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Volume 6, Issue 23: June 7, 2004

  1. Debating the Reagan Legacy
  2. CIA Director Tenet Resigns; Who's Next?
  3. Remembering the Tiananmen Square Massacre

1) Debating the Reagan Legacy
The legacy of President Ronald Wilson Reagan (1911-2004) undoubtedly will be hotly debated in the coming weeks. And charitable debate, like charity itself, begins at home.

One issue likely to be debated for years to come is the impact (if any) of the Reagan arms buildup on the implosion of the Soviet Union and its client states. Independent Institute Research Fellow Paul Craig Roberts, who played a significant role in writing the law that cut marginal tax rates during the first Reagan term, argues that it was not military growth under Reagan that caused Soviet leaders to lose confidence in communism and thus inaugurated the collapse of the Soviet Union, as is often said; it was the tax cuts, Roberts argues.

"Reagan changed the world because he did not believe capitalism was a spent force," writes Roberts in a new op-ed. "He liberated our economy and chased away the 'malaise' that had paralyzed the Carter administration and given hope to Soviet leaders."

Interestingly, this theory was supported by the members of the Soviet Academy of Sciences with whom Roberts spoke during a visit to Moscow months before the collapse of the "evil empire." But even if Soviet economists held unanimously that Reaganomics hastened the unraveling of the Iron Curtain, this by itself wouldn't suffice to establish the truth of the claim that Reagan's domestic policies were a great success. That claim presupposes that the agenda Reagan articulated in his noted speeches was actually implemented -- a proposition not clearly evident.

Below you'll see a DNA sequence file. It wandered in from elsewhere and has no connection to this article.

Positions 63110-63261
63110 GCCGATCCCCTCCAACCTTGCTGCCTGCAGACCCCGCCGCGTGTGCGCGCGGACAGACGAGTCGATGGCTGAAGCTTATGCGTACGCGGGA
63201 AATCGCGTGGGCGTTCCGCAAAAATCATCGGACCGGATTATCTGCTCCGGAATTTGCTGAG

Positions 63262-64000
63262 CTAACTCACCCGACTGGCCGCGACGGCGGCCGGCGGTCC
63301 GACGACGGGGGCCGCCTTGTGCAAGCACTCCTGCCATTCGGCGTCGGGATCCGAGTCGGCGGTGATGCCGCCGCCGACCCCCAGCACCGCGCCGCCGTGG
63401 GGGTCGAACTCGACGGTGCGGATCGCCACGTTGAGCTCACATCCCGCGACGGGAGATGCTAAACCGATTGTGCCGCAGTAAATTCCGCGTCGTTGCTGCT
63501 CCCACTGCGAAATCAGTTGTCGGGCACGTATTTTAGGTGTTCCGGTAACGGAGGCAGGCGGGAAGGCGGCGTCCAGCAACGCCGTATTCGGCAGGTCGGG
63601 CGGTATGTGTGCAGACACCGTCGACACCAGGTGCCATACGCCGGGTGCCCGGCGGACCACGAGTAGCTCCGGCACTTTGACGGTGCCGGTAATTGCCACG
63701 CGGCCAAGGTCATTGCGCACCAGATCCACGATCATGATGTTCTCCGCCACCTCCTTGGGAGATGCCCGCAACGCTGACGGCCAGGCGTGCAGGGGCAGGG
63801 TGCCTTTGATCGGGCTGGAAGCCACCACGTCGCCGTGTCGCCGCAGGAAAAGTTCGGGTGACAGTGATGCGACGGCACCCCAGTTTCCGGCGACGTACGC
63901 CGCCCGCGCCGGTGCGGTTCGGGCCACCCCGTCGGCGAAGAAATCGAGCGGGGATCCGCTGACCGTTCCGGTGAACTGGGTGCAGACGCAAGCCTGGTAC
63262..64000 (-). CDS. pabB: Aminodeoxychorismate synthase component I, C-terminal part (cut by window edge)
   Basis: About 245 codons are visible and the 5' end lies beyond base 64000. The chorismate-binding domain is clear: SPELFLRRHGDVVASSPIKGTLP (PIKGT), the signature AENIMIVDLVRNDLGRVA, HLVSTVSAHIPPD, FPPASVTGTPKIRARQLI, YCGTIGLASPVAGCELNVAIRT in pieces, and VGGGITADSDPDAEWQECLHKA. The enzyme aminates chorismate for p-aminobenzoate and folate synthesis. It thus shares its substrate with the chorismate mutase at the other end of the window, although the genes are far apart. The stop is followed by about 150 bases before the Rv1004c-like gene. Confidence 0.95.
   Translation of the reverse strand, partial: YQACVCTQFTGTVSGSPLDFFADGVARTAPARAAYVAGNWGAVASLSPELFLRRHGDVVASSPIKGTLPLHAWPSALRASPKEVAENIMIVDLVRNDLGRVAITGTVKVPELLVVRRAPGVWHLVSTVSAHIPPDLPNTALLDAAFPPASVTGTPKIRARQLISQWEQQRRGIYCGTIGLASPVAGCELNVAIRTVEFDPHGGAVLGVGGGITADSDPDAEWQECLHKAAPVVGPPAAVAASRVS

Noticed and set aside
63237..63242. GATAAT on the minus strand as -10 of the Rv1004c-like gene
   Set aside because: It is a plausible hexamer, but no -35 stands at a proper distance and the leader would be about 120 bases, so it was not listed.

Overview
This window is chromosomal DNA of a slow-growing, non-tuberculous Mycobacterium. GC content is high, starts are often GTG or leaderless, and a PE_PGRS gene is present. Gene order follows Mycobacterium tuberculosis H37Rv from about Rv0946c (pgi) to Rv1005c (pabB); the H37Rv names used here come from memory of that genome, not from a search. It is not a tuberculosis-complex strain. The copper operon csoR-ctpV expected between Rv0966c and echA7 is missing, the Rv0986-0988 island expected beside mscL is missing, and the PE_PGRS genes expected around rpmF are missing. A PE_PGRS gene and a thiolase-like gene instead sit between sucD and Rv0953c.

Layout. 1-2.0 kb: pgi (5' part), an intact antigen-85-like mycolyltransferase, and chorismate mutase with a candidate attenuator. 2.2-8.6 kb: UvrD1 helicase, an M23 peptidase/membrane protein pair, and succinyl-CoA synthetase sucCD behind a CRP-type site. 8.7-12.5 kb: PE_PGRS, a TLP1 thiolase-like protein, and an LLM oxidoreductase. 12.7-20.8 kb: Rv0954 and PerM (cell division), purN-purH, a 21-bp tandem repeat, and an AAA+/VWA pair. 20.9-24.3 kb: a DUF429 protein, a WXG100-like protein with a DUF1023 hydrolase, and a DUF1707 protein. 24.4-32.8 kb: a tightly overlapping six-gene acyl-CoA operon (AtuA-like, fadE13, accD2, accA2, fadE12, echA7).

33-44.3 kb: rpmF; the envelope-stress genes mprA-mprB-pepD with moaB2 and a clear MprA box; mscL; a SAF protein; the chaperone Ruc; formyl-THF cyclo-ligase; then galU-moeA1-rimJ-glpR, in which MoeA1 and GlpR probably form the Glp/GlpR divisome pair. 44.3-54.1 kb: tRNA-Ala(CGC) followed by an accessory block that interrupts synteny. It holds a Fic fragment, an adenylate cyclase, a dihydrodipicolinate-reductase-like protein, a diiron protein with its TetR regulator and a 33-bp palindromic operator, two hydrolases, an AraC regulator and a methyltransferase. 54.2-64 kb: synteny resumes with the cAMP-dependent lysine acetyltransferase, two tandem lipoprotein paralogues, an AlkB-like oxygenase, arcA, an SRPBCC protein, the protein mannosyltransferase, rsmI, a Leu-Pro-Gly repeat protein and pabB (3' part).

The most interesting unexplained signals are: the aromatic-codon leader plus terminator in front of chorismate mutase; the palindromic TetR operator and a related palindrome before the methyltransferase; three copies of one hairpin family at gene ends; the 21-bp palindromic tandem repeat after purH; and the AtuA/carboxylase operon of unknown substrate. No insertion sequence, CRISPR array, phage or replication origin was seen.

Deregulation -- that most famous pillar of Reaganomics -- was stalled largely due to the corrupting influence of bureaucrats and special-interest groups adept at protecting their turf from reforms that would benefit taxpayers and consumers, as explained in REGULATION AND THE REAGAN ERA, an Independent Institute book whose contributors include several economists formerly employed by the Reagan administration.

Although the administration deregulated telecommunications, it abandoned -- to name but one example -- its early proposal to privatize five percent of non-sensitive federal lands. Also, the Reagan administration's progress in fighting protectionism was dismal at best, while its "frontal assault" on the welfare state was non-existent. Despite Reagan's rhetoric about the need to shrink the absolute size of the federal government, no major agencies were phased out. Any slowdown in the growth of the federal government that it may have achieved was short lived. By 1989, federal revenue as a share of GDP was as large as it was in 1979, when high inflation fed the federal coffers.

These criticisms won't be the ones most often expressed during the upcoming debates over the Reagan legacy, but they are the type of disappointments that Reagan himself perhaps might have expressed.

See "Reagan Changed the World," by Paul Craig Roberts (6/7/04)

Also see:

REGULATION AND THE REAGAN ERA: Politics, Bureaucracy and the Public Interest, ed. by Roger Meiners and Bruce Yandle